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Organics collection provides an opportunity for a Massachusetts recycler in advance of legislation banning disposal of food waste.

Kristin Smith April 3, 2014

When Massachusetts’ commercial food waste ban takes effect in October, every business that produces a ton or more of vegetative and food waste will be required to recycle the material. An estimated 1,700 businesses, including restaurants, grocery stores, hospitals and college campuses will be required to source separate organics to be collected and transported to composting and anaerobic digestion facilities.

State officials recognized having collection infrastructure is critical to the success of the ban. While Boston and Springfield have had established collection routes in place, the central part of the state—which included Worcester—was a different story. Massachusetts-based Center for EcoTechnology (CET) was tasked by the Massachusetts Department of Environmental Protection (MassDEP) with changing that.

CET has worked with the supermarket chain Big Y since the mid-1990s on waste reduction efforts and already had established organics recycling programs at 28 Massachusetts stores as well as at four Connecticut stores. Expanding its program to central Massachusetts meant finding a hauler. CET approached E.L. Harvey and Sons of Westborough, Mass., and the family-owned recycling company was up for the challenge. E.L. Harvey has been in business for more than 100 years, and, as its Materials and Sourcing Manager Paul Degnan described it, “We have a track record of trying new things.”

During a webinar hosted by the U.S. Environmental Protection Agency (EPA) in mid-January, Degnan added, “We knew the waste ban was on the horizon, and we were trying to get into it. This seemed like a good fit.”

In addition, Degnan said E.L. Harvey was under significant customer pressure. “A lot of our customers are very educated and wanted to see organics get diverted from the waste stream and use it in the best way possible,” he said. “Many of our customers are sustainability managers at the corporate level and are pushing for zero waste as the ultimate goal, and I think organics diversion/composting plays into that.”

The proposition of collecting organics also was a big opportunity for E.L. Harvey to increase its diversion rate, something Degnan said was core to the company’s business model. “For companies like ours that don’t control disposal sites and are always trying to push for maximum recycling and best use of materials, organics diversion fits into that very nicely.” He added that diversion is a large part of the E.L. Harvey story and is how the company attracts customers and secures them long term.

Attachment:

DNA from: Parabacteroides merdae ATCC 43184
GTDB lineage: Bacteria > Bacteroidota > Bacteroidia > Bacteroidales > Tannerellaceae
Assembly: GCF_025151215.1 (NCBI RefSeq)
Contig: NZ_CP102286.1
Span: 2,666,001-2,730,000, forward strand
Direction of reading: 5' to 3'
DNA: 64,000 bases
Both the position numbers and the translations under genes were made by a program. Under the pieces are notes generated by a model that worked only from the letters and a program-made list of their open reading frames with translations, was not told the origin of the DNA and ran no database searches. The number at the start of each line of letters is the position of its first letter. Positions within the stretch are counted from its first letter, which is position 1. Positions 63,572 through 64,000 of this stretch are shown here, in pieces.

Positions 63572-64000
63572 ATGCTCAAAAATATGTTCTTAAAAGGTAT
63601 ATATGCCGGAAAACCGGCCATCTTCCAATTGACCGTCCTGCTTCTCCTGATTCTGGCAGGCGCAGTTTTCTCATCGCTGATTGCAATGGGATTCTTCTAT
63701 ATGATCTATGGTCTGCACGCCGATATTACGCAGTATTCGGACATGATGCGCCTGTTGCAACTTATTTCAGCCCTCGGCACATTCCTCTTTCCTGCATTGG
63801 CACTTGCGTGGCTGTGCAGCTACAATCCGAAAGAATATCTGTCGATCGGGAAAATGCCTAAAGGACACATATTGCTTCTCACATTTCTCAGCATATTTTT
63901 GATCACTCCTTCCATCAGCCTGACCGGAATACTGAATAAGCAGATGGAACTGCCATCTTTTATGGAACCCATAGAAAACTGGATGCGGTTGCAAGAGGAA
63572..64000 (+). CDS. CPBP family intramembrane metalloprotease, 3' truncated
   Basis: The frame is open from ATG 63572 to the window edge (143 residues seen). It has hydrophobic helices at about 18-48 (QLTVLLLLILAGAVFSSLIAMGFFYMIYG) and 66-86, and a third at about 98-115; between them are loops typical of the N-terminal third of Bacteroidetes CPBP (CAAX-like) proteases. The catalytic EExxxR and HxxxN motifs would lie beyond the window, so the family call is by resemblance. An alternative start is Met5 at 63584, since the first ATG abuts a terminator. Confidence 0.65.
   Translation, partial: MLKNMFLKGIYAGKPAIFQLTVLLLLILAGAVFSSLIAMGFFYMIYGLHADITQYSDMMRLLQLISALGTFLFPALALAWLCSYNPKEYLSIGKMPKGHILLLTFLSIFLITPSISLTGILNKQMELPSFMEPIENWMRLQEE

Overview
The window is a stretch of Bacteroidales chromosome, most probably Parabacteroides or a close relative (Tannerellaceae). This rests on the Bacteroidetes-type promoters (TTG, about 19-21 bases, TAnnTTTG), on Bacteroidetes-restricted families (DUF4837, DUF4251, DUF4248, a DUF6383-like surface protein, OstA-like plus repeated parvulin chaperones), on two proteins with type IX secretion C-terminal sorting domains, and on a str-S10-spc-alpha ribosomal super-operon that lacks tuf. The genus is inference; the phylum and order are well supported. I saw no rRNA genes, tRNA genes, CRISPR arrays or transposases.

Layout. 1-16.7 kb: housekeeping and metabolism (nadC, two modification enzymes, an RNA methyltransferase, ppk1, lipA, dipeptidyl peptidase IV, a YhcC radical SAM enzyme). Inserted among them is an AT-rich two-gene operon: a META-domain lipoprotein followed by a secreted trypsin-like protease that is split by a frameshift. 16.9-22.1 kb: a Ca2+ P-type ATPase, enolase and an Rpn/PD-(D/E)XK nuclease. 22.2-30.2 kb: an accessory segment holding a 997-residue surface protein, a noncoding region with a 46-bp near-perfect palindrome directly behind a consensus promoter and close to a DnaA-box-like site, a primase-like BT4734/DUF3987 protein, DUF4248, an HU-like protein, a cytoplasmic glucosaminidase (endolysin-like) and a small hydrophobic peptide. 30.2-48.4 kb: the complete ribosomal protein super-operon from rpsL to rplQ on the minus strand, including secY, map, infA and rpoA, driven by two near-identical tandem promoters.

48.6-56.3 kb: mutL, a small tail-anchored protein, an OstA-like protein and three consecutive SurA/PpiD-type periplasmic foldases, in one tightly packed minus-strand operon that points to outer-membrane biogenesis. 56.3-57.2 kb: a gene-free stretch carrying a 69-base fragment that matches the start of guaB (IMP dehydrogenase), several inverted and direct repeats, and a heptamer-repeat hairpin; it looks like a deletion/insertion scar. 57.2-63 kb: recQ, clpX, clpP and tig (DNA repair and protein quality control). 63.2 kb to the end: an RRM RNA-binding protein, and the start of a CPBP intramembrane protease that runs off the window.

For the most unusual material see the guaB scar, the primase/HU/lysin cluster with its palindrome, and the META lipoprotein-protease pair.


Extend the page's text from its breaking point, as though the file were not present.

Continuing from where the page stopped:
Learning curve

The goal for E.L. Harvey was to begin organics collection at four Big Y stores in central Massachusetts cities of Worcester, Southbridge, Spencer and Holden and grow from there.

Degnan said there was a definite learning curve in “understanding the unique situation on how organics affect equipment and people,” including how much training sales staff and drivers needed, the types of trucks and containers best suited for the job, maintenance frequency and cost structure.

The first step for E.L. Harvey was defining organic waste, which included:

  • food waste;
  • agricultural waste;
  • animal bedding;
  • nonrecyclable paper products; and
  • compostable products (plastic items, plastic film/coatings).


Degnan said many institutions were interested in diverting waste from the kitchen as well as from the cafeteria, which meant they had to change their purchasing programs to include compostable flatware and clamshells that met certain standards.

Cleanliness and safety also are important considerations for generators and haulers. Degnan said frequent collections can reduce weight, liquidity and odors. Regular washing of the containers also helps with odors and corrosion. Limiting moisture content by adding nonrecyclable paper and wood shavings, for example, also can help reduce odors and moisture. Some corporate customers produce so much nonrecyclable paper that there are very little free liquids, Degnan noted.

“The cleanliness issue is very important. It is the biggest concern a lot of customers and boards of health have around organics diversion,” said Degnan. He suggested using plastic containers and compostable liners as a way to help the situation.